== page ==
Facebook Inc. has admitted it did not do enough to prevent the incitement of ethnic violence in Myanmar nearly two years ago, but it still has not taken enough steps to stop the spread of hate on its platform, a United Nations investigator says.
“Facebook’s actions can only be described as minimal. It was as though the approach was apologize after the fact rather than try to prevent it in the first place.”
“I think there has been meaningful and significant change from Facebook, but it’s not nearly sufficient,” Christopher Sidoti, an Australian human-rights attorney and U.N. investigator, told Gizmodo in an interview published Wednesday.
The social-media giant, which in infrastructure-challenged Myanmar is synonymous with the internet at large, was cited by the U.N. last year for failing to heed warnings and prevent messages spreading hate and inciting violence against that country’s Rohingya Muslim minority, leading to thousands of deaths and around 700,000 Rohingya refugees who fled the country.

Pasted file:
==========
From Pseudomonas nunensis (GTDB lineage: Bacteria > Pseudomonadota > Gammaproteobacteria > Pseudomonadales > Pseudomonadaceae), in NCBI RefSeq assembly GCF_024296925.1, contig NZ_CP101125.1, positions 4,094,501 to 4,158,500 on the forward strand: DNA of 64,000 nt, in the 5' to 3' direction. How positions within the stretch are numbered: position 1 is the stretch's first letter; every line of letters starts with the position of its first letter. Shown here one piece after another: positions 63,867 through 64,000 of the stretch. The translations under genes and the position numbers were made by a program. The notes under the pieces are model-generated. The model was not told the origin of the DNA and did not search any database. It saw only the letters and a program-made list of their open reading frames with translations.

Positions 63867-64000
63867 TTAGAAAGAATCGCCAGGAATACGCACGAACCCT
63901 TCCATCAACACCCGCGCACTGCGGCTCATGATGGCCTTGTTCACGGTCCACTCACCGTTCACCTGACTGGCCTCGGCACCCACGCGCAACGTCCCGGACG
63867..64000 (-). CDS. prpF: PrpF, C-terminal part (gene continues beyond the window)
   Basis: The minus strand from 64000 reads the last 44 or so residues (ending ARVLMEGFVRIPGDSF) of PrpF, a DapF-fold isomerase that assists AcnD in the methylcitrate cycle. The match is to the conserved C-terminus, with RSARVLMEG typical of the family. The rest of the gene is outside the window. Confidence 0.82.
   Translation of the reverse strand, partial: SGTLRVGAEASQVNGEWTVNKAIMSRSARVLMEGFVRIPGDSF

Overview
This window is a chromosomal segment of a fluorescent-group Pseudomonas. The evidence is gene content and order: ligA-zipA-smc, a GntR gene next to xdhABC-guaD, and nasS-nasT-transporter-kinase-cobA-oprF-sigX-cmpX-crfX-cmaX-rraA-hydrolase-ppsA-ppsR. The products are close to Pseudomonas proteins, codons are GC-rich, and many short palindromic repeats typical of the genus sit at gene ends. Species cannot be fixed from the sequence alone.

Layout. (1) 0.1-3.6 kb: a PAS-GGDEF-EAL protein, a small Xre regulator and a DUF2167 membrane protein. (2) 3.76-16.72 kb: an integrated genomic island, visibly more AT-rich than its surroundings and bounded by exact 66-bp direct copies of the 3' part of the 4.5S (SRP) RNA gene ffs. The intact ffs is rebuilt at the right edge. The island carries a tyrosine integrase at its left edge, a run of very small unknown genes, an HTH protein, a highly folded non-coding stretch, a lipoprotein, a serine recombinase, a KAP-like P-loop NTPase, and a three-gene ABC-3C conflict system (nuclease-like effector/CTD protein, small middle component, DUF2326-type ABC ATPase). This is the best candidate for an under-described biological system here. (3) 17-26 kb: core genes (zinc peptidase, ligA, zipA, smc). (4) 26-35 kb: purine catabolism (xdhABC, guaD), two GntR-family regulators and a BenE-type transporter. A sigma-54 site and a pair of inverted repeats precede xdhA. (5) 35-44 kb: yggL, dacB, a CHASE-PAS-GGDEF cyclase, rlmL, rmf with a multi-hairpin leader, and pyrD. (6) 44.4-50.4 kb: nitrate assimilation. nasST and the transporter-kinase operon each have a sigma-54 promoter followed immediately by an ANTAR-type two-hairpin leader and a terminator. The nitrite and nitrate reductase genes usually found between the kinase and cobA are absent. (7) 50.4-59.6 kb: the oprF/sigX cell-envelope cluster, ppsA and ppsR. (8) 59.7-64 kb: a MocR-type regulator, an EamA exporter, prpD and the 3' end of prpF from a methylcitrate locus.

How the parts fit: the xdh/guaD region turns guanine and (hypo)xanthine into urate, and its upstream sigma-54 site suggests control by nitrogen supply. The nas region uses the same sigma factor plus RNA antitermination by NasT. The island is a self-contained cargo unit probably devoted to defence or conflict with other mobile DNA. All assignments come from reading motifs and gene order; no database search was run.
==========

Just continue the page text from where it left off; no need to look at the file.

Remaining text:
“We weren’t doing enough to help prevent our platform from being used to foment division and incite offline violence. We agree that we can and should do more,” Facebook’s product policy manager, Alex Warofka, wrote in a blog post in November.
In February, Facebook
banned four groups in Myanmar designated as “dangerous organizations” that it said were inflaming ethnic tensions.
Sidoti told Gizmodo that Facebook “still has a very long way to go.”
“There is still the denigration the Rohingya specifically and minorities in general,” he said. “I’m not seeing in the last month material that strongly incites violence like we did see in 2017, but general racist postings are still present.”
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